In Chicago, where the Cod will be to the many nice places to eat as Stephen Maturin is to the Galapagos &c. in the Patrick O'Brian books. That is to say, a job that puts me within tantalizing proximity of interesting things, but prevents me from enjoying them. As a silver lining, I do commend the annual convention of the Modern Language Association to anyone who wants evidence supporting Woody Allen's thesis that real life becomes more and more like high school. So, busy in the lifeworld, queuing up for nasty coffee and such, but I can offer a tiny nugget of PHC: If any of your friends runs some smack about how Todd English is vain and self-infatuated, you can set them straight with this sound bite:
"Of the four flats creen monitors at Todd English's Bonfire, only two -- barely 50%! -- are dedicated to Todd English content."
That's right -- the man has videos of himself playing on video monitors at his eponymous airport outpost. Meatmen fans will recognize an affinity with Slammy from Miami. No word yet on when Eric Ripert's Jumbotron will be operational at Le Bernardin.
Hope Christmas brought whatever it was you desired, be it a yard-long Sabatier, or a chance encounter in the all-night grocery. We've talked a little bit about Chunky soups in the context of Sunday Night Soups over to Serious Eats, but there is more to say. At times, parody anticipates real life -- today, one can buy real razors with numbers of blades that existed only in the pages of The Onion a few short years ago. I don't know if there is an
explicit parodic antecedent for Campbell's Chunky: Fully Loaded, but it surely is the first canned soup informed by the Brawndo campaign.* It is, after all, the soup in the black can "packed, crammed and jammed with extreme amounts of meat!"** Curiously, the semioticians at Hormel sued Cambpell's, alleging that the stew did not meet the statutory definition of "stew" and thus harshes Dinty Moore's buzz. Where is Carl Weathers when you need him? In the meantime, new-to-me The Impulsive Buy comes through with an explication of the Chunky/NFL liason, and a withering review of the Fully Loaded Rigatoni:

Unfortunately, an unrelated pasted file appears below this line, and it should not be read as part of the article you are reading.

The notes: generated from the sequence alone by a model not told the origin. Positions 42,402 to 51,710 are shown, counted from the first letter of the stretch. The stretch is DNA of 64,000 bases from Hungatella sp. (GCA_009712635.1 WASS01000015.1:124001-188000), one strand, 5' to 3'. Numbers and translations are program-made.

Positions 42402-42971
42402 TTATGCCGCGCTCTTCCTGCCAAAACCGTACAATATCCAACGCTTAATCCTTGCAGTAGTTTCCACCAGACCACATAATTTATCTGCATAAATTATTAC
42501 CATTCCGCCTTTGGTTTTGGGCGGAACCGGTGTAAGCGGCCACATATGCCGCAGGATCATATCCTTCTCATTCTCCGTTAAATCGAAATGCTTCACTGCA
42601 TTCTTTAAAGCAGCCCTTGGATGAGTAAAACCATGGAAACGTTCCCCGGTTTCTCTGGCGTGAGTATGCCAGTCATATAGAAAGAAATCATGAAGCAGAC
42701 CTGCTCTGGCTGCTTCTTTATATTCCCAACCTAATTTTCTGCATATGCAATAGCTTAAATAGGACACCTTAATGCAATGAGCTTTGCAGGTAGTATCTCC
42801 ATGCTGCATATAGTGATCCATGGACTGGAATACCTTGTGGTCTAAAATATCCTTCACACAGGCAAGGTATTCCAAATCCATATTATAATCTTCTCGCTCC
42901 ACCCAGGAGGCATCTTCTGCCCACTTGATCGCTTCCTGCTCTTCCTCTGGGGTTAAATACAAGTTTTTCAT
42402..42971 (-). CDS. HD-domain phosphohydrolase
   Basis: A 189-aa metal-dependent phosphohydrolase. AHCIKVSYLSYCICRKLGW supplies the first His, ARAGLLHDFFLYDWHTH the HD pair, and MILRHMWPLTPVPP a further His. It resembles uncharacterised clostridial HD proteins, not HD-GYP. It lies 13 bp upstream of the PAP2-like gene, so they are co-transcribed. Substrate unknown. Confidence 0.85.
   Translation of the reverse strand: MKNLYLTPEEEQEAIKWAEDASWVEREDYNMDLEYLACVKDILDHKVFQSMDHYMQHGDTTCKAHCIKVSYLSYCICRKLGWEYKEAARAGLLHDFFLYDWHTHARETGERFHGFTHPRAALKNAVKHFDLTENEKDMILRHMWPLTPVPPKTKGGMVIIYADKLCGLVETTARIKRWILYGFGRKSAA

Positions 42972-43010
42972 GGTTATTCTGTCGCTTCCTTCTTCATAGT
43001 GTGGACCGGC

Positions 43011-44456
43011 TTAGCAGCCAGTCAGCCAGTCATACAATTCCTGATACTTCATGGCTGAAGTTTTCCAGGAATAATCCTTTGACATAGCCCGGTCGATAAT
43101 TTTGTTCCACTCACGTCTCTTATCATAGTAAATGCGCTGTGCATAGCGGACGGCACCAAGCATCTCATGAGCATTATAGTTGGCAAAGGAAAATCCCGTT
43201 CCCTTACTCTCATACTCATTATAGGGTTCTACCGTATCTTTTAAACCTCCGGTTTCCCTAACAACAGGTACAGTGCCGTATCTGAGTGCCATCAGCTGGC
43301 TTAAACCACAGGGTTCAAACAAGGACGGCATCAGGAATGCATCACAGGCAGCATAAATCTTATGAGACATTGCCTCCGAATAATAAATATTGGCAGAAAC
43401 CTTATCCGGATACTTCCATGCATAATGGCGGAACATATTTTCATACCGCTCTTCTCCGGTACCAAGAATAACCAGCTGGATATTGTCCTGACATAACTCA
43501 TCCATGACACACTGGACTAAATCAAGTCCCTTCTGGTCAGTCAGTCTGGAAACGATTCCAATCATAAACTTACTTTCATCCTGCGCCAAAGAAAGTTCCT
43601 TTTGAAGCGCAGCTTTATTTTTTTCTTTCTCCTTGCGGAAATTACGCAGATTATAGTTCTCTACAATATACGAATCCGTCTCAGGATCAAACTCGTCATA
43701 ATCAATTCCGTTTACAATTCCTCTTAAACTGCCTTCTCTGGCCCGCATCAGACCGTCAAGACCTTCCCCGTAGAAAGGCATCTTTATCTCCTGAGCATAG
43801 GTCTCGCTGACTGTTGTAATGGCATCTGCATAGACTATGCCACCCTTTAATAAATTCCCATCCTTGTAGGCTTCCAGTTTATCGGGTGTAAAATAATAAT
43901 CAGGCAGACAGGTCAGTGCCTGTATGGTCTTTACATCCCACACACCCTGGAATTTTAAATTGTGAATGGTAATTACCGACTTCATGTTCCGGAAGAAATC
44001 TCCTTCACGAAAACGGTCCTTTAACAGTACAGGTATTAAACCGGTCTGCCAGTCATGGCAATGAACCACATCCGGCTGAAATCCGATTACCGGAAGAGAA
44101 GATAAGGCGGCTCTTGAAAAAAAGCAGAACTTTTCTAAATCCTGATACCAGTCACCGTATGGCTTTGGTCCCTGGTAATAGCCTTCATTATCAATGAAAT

Some not-awesome news has reached me from a trusted informant in the service industry. At this time of year, people go out and buy stuff. Then, ennervated from this experience, they pay other people to cook and serve food to them. So far, so good. However, sometimes, it appears, people feel queasy about these purchases, and fearful of a Mastercard bill hitting like September Vogue, they are a little bit near with the gratuity. This must stop. Your server does not benefit from the 79" HDTV in the back of your Escalade, Mr. and Ms. Restaurant patron, so you better come with at least 20%, unless your server, like, flips you off or something. If I were as clever as this guy, I would, in fact, make a 3 dimensional tip table, with size of check in dollars, and size of tv in inches, and displacement of vehicles' engine in cubic inches all multiplying the base tip. And while we are on the subject of the service industry, a gift suggestion-cum-another PSA. If you know someone who likes to drink coffee, consider getting them a French press. Or a Thermos. Or encourage them just to roll out of bed on Christmas morning and start hitting the sauce. Or something, but do whatever it takes to keep Starbuckses from opening on Christmas. What the hell, people?
This post is a little late, and gets the dreaded Silica Gel label, but Stephen A. Smith's fulminations against bloggers represent some of the same stuff we've seen from Batali, et al in re food bloggers, cooked down to a rock you can smoke: